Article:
Apple Juice vs Apple Cider
An apple is considered to be the antidote of a stressful trip to the doctor. Its counterparts in liquid forms; Apple juice and Apple cider are also widely consumed worldwide.
While both the liquids are derived from the same raw materials there it is important to know the difference between the two before consuming.
The main difference between apple juice and apple cider is:
- Apple juice is a more treated and filtered version of the liquid potion while cider is a raw and pulpy form of the beverage.
- Apple juice contains its taste and form over a longer period in comparison to the cider which tends to ferment over a passage of time.
Both the liquid extracts of the beneficial Apple. The treatment changes its properties and taste. While the Cider is a heavier drink the juice is considered to be a lighter version.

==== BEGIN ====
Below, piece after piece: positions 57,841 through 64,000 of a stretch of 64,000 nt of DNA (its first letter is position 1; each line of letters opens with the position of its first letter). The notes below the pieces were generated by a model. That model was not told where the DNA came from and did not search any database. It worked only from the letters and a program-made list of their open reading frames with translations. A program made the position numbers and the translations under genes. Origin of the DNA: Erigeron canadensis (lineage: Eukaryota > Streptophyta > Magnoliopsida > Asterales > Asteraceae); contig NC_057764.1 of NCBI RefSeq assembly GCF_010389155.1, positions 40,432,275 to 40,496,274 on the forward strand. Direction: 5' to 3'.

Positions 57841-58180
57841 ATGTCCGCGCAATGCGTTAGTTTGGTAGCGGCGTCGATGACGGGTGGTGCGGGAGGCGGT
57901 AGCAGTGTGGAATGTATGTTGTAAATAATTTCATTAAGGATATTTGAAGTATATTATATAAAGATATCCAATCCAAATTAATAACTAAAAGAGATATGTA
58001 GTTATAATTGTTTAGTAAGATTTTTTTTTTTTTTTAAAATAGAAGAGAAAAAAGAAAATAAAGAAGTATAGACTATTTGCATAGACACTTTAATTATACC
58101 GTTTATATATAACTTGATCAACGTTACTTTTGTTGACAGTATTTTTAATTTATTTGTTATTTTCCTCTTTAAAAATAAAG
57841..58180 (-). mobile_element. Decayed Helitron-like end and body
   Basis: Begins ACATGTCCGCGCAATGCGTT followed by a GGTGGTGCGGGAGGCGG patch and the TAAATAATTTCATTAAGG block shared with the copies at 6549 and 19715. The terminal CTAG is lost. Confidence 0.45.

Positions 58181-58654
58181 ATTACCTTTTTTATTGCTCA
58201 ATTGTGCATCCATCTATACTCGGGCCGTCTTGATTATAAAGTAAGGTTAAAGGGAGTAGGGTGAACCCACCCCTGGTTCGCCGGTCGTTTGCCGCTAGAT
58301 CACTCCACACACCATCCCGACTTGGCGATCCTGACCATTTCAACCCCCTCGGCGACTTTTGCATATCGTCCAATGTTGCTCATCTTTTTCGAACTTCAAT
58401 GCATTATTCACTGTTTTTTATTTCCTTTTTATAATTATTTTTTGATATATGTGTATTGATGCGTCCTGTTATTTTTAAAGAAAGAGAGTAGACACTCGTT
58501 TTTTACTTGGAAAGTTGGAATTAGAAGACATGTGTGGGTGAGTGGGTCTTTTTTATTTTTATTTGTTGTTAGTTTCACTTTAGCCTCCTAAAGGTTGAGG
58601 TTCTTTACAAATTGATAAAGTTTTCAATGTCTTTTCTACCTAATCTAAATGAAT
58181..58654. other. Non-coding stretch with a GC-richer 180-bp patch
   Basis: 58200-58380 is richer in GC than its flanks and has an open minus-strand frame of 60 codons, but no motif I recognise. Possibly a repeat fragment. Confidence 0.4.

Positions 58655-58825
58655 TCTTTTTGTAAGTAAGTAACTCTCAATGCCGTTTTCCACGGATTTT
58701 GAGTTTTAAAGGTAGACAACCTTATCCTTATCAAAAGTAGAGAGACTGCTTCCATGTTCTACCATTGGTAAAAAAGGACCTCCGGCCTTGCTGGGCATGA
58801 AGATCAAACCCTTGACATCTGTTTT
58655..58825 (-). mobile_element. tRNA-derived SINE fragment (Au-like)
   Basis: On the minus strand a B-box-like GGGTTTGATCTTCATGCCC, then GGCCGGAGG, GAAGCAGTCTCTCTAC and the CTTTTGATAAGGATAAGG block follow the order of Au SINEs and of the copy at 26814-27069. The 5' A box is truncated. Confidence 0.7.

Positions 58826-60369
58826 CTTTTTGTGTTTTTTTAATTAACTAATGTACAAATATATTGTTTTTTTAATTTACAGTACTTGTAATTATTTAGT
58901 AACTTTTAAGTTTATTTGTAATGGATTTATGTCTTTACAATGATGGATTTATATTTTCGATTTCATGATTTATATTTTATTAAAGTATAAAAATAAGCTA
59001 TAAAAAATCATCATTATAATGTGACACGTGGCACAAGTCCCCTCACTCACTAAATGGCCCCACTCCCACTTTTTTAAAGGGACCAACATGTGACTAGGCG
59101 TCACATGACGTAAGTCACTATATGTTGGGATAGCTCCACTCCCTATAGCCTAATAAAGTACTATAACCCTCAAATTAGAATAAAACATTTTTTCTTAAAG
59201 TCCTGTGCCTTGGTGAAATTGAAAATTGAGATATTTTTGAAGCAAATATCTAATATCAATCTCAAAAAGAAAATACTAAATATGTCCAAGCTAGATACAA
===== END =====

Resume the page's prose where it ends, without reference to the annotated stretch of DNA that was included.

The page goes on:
Table of Contents
Comparison Table Between Apple Juice and Apple Cider (in Tabular Form)
|Parameter of Comparison||Apple Juice||Apple Cider|
|Change of Form||Changes its state from a concentrated version to a liquid during the process||Remains in the form of liquid during the entire process|
|Taste||Sweet in taste||Tangy-a mixture of sweet and sour|
|Can react and ferment||No- the concentration and further processes prevent this reaction.||Yes|
|Pasteurized||Yes-resulting in a change of texture and flavor from the raw apple||May or may not- If unpasteurized the fermentation process starts much quickly|
What is Apple Juice?
Apple juice is the name given to the outcome of extracted; further purified and filtered version of the liquid pressed from the apples.